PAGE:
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Author Topic: Bob's H.M.S. Polyphemus  (Read 208378 times)

Bob K

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Re: H.M.S. Polyphemus (1881), not quite a submarine
« Reply #150 on: October 28, 2012, 07:36:07 pm »

Hi Derek,

As far as I can tell the original had counter rotating props, but photos are limited.
I have L.H. and R.H. props, turning inwards towards the hull at the top, which seems to give the best maneuverability.
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HMS Skirmisher (1905), HMS Amazon (1906), HMS K9 (1915), Type 212A (2002), HMS Polyphemus (1881), Descartes (1897), Iggle Piggle boat (CBBC), HMS Royal Marine (1943), HMS Marshall Soult, HMS Agincourt (1912)

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Re: H.M.S. Polyphemus (1881), not quite a submarine
« Reply #151 on: October 28, 2012, 11:37:10 pm »

You can see from the picture below that the propellers turned out board.
LB
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Bob K

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Re: H.M.S. Polyphemus (1881), not quite a submarine
« Reply #152 on: October 29, 2012, 09:53:37 am »

LB:  I think I can see what you and Derek mean.  I may leave the props top-inwards until commissioning as this seems to work better on a model.  Easy enough to swap props and motor leads to try top-outwards in the water.
 
I have been advised that the twin bow rudders were not very effective, but I want to try it out for myself.  Maybe getting them the right dstance apart may help.  Hence the bow mods.  A lot of R&D. 
Neoprene gasket strip arrived.  I am now off to get some car body filler
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HMS Skirmisher (1905), HMS Amazon (1906), HMS K9 (1915), Type 212A (2002), HMS Polyphemus (1881), Descartes (1897), Iggle Piggle boat (CBBC), HMS Royal Marine (1943), HMS Marshall Soult, HMS Agincourt (1912)

Bob K

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Re: H.M.S. Polyphemus (1881), Bow remodelling.
« Reply #153 on: October 30, 2012, 09:38:45 pm »

 
Bow remodelling

Good stuff P38 body filler, although I have not used such filler for decades.  For car dents a very flexible steel rule helps to shape the filler more or less to the dent.  In this case, creating a more complex convex shape, it goes on with as much finesse as royal-icing a Christmas cake.   Hours of filing.  More filler.  More filing.  Only after sanding the final fine modelling putty do the contours transform into smooth curves.  Patience  :-))



I have started sculpting in the bow torpedo tube cap.  With the bow underside filled out I can now start on the twin bow rudders.
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HMS Skirmisher (1905), HMS Amazon (1906), HMS K9 (1915), Type 212A (2002), HMS Polyphemus (1881), Descartes (1897), Iggle Piggle boat (CBBC), HMS Royal Marine (1943), HMS Marshall Soult, HMS Agincourt (1912)

Bob K

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Re: H.M.S. Polyphemus (1881), Bow rudders
« Reply #154 on: November 02, 2012, 04:11:42 pm »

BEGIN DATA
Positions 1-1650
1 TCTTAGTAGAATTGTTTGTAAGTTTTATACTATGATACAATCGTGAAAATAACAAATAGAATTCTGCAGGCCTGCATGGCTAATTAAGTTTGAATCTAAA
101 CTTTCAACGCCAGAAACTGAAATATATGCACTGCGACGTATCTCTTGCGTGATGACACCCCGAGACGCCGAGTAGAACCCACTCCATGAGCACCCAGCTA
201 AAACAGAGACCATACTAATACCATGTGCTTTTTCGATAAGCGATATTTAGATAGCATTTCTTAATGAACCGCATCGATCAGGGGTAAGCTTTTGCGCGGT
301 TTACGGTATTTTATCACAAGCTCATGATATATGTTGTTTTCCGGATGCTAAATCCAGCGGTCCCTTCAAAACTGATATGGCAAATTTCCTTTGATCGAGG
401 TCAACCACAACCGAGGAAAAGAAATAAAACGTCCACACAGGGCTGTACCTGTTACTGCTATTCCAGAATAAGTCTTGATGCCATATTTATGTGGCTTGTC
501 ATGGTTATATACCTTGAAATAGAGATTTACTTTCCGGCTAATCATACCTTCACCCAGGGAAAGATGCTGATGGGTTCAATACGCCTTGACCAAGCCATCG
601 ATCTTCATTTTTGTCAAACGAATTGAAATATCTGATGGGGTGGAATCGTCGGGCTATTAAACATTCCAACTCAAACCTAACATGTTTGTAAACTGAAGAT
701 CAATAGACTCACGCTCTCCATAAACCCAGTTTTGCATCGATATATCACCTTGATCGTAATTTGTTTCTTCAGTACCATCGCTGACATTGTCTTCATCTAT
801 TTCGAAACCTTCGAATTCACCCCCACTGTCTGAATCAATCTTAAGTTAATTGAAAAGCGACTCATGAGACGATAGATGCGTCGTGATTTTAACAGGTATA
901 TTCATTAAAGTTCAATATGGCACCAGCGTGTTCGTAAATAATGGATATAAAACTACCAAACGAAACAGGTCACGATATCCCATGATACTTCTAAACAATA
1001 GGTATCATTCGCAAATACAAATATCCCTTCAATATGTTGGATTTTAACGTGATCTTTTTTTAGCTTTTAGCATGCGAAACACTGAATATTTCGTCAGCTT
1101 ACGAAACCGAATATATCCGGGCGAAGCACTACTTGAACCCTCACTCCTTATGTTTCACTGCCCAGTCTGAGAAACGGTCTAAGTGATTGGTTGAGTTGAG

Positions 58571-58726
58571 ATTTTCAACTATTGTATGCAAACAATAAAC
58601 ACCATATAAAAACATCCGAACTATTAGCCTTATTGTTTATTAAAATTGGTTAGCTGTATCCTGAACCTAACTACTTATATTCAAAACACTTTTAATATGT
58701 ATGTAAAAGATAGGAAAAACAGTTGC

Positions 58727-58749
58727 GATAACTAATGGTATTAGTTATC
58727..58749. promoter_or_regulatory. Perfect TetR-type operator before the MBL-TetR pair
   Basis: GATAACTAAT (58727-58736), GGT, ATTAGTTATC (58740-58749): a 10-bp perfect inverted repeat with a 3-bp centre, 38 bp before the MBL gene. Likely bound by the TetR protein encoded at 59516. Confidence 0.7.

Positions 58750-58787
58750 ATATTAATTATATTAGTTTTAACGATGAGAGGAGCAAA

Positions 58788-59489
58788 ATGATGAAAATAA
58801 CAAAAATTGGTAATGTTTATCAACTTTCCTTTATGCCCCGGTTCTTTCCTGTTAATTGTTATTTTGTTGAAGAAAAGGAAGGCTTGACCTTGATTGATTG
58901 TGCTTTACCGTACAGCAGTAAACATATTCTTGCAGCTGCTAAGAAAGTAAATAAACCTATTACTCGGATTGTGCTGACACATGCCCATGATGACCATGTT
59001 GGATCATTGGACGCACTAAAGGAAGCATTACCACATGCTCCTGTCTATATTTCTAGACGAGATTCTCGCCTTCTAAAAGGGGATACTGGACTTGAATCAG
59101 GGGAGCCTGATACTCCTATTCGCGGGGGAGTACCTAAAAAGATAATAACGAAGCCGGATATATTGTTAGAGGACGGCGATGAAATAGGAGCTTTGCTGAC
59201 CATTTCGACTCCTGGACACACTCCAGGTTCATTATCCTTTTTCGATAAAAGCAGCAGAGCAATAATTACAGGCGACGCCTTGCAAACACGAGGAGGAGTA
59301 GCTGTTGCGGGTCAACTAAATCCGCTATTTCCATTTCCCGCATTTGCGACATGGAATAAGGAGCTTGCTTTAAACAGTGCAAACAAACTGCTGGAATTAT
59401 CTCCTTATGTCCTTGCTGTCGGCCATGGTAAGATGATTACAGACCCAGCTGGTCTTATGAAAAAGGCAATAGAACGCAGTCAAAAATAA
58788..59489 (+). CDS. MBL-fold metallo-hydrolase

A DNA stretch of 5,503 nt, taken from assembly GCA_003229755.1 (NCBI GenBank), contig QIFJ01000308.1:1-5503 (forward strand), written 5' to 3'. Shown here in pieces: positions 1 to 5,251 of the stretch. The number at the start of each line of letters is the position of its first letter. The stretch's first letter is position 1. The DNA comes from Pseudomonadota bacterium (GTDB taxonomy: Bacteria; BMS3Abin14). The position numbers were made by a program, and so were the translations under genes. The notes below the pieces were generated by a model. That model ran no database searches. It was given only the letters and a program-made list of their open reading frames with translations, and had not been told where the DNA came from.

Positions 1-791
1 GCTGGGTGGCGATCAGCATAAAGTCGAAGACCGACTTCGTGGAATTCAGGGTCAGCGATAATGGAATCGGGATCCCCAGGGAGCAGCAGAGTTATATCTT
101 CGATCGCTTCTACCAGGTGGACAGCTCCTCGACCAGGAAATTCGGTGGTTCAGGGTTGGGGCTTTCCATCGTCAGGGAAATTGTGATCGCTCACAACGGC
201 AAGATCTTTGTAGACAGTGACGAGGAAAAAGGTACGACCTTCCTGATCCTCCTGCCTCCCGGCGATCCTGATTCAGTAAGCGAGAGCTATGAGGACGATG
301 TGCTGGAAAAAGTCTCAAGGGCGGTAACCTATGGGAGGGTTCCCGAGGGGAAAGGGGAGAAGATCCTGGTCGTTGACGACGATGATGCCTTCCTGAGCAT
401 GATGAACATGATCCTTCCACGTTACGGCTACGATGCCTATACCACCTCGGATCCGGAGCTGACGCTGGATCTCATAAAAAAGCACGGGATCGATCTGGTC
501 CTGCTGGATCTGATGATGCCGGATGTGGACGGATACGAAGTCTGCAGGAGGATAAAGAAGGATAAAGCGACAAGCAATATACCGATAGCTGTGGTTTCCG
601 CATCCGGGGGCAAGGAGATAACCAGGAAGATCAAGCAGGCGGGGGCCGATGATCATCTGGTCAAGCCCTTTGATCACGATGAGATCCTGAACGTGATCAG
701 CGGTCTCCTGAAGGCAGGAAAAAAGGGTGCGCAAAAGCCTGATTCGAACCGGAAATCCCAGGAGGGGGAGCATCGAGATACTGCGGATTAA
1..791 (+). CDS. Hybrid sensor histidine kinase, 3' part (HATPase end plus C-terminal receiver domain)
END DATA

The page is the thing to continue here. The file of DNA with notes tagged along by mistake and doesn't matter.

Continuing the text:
Bow rudders

As stated before, this will be the whole R&D story.  I am into Bagpuss-Hat mode again over the bow rudders, and can see why others may have found they were not very effective.  I've had to remodel the bow to set them a scale distance apart, which means that space is extremely limited to actuate them in.  ie:  on 20mm centres in a hull section barely 40mm wide.  Too narrow for conventional tiller arms.

I used to be into slot racing cars, so due to the almost total lack of dimensional info for model pinion gears online I opted for slot-car sidewinder gears as I am familiar with these.  That defines my rudder spindle size.  The gears have grub screws, essential here.
   plan view, bow at top

Now I have to wait until the gear sets arrive before making up the rudders set.  3 mm brass spindles in brass tubes. Rudder blades will have to be in brass plate with some silver soldering involved.
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HMS Skirmisher (1905), HMS Amazon (1906), HMS K9 (1915), Type 212A (2002), HMS Polyphemus (1881), Descartes (1897), Iggle Piggle boat (CBBC), HMS Royal Marine (1943), HMS Marshall Soult, HMS Agincourt (1912)

derekwarner

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Re: H.M.S. Polyphemus (1881), not quite a submarine
« Reply #155 on: November 02, 2012, 10:29:12 pm »

Good morning.....most images in this thread appear as an ....... X  >>:-( ......Derek
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Derek Warner

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Bob K

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Re: H.M.S. Polyphemus (1881), not quite a submarine
« Reply #156 on: November 02, 2012, 10:43:39 pm »

Good day Derek.  That's sad you cannot see the photos.  I have been using direct IMG links to Photobucket for almost two years here and have not heard of a problem before. 
Access to the albums is set to Public, viewable by all.
Maybe something in the new site set up that maybe our Moderators could advise on.
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HMS Skirmisher (1905), HMS Amazon (1906), HMS K9 (1915), Type 212A (2002), HMS Polyphemus (1881), Descartes (1897), Iggle Piggle boat (CBBC), HMS Royal Marine (1943), HMS Marshall Soult, HMS Agincourt (1912)

derekwarner

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Re: H.M.S. Polyphemus (1881), not quite a submarine
« Reply #157 on: November 02, 2012, 10:55:27 pm »

Morning Bob....it is with all threads ...not just H.M.S. Polyphemus (1881)...
Remember I viewed the "handing" of the propellors a few days ago.....but those images are now just X

I am sure it will be resolved........Derek
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Derek Warner

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Illawarra Live Steamers Co-op
Australia
www.ils.org.au

Bob K

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Re: H.M.S. Polyphemus (1881), not quite a submarine
« Reply #158 on: November 02, 2012, 11:01:28 pm »